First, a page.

Now that it looks like being ratified, the next item on the agenda is electing - sorry, appointing - the new President of the European Council, another post that voters needn't concern themselves with, because no one's going to ask their opinion. And that's fair enough, because it's really just a civil service post, right? Like the president of the European Commission is just a Permanent Secretary writ large in fifteen languages? Actually no, apparently this person is going to be a big-hitting political figure, the kind that warrants gridlock-inducing motorcades - or so says the Foreign Secretary. Normally of course we're against traffic congestion, but when it's in such a noble cause as a politician's wet dream who would be so churlish as to object?
All this has prompted me to audit the democractic account as it stands with me, right now. I'll begin close to home, bearing in mind the cherished principle of subsidiarity, which at one time (in the mid-1990s) was very fashionable, and suggests that power ought to be kept as far as practically possible in the hands of those affected by it.
So then, every few years I get to vote in the Bristol city council elections, and about that I have no complaint at all. I may not like everything the council does, but I can see that it's local democracy, of a rough and ready sort.
Then there's the English parliament. When I compare it with the Scottish Parliament and the Welsh and Northern Irish Assemblies, which deal with many aspects of the administration of those countries, the weakness of the English Parliament quickly becomes apparent: namely, it doesn't exist. So, no marks for democracy there, I'm afraid. In fact, rather less than no marks, thanks to the bizarrity produced by the West Lothian question.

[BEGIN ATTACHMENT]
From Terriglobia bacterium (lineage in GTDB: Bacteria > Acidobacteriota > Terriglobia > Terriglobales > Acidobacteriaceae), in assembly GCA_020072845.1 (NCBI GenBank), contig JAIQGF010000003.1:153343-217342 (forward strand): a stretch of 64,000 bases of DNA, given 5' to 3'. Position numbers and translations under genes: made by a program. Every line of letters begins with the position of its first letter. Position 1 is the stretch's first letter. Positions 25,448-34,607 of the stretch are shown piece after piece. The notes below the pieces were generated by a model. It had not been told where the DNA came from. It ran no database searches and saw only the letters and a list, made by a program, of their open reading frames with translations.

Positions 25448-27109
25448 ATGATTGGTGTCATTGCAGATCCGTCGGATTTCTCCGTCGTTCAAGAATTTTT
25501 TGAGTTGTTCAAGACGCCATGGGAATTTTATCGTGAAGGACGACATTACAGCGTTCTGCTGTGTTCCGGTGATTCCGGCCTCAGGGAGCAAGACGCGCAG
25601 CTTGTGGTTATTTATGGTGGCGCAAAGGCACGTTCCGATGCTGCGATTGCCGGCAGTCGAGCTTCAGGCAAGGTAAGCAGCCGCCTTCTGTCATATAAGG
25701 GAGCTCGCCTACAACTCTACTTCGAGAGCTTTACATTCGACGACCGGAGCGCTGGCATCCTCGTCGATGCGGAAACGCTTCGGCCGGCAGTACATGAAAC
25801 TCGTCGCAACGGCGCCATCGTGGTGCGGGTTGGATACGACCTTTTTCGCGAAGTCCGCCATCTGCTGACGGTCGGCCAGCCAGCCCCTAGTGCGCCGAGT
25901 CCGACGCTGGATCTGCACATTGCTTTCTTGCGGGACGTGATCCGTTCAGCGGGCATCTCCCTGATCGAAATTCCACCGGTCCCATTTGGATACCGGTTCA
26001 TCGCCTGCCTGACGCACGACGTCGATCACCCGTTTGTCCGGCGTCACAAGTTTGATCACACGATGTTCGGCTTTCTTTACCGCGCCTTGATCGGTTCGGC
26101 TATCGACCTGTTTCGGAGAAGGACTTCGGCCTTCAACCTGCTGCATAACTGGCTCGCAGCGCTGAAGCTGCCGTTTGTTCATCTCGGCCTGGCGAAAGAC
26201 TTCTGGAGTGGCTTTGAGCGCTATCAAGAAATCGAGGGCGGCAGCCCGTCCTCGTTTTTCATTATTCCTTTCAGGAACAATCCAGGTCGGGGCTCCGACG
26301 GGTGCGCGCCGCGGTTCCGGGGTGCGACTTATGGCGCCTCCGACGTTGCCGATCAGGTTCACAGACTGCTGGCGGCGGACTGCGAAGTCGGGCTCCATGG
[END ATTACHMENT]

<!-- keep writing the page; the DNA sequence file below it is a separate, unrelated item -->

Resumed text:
Okay, let's forget the non-existent English Parliament and turn to the UK Parliament in Westminster. This is bicameral of course, and the upper house is now, as it always has been, untainted by any semblance of democratic legitimacy whatsoever. As for the House of Commons, once every four or five years (on a date selected solely with reference to the governing party's political advantage), I get to vote for the Bristol West MP. As a matter of fact I vote Green - which unfortunately means that I can be 100% certain that my candidate will not be elected. Moreoever, even if they were, they would certainly have no part to play in Government. The first-past-the-post system ensures that my vote is wasted every time.
I also get to vote for an MEP occasionally. Here, because of proportional representation, there is a chance that my Green vote might actually produce a Green MEP. Good news? Yes - except that the European Parliament cannot initiate legislation. That can only be done by a group of unelected civil servants, the European Commission. Half-marks there, then.
There's also the possibility for referenda to be held on matters of exceptional consititutional importance. However, this has not happened in my voting lifetime: the only one in my memory was the vote in 1975 to join a trading bloc called the Common Market. (Whatever happened to that?) Other promised referenda - such as the one on the European Constitution, which is essentially the Lisbon Treaty minus a clip-on Groucho moustache - were reneged on.
So far I'm not feeling terribly enfranchised, and the idea that the President of the European Council will be chosen not by voters but as the result of off-stage wheeler-dealing by politicians doesn't make me feel more so. Of course, as people will point out, a President of the European Council is not the same thing as a President of Europe. However, how long will it be before they start being referred to that way? Oh my, it's already happening...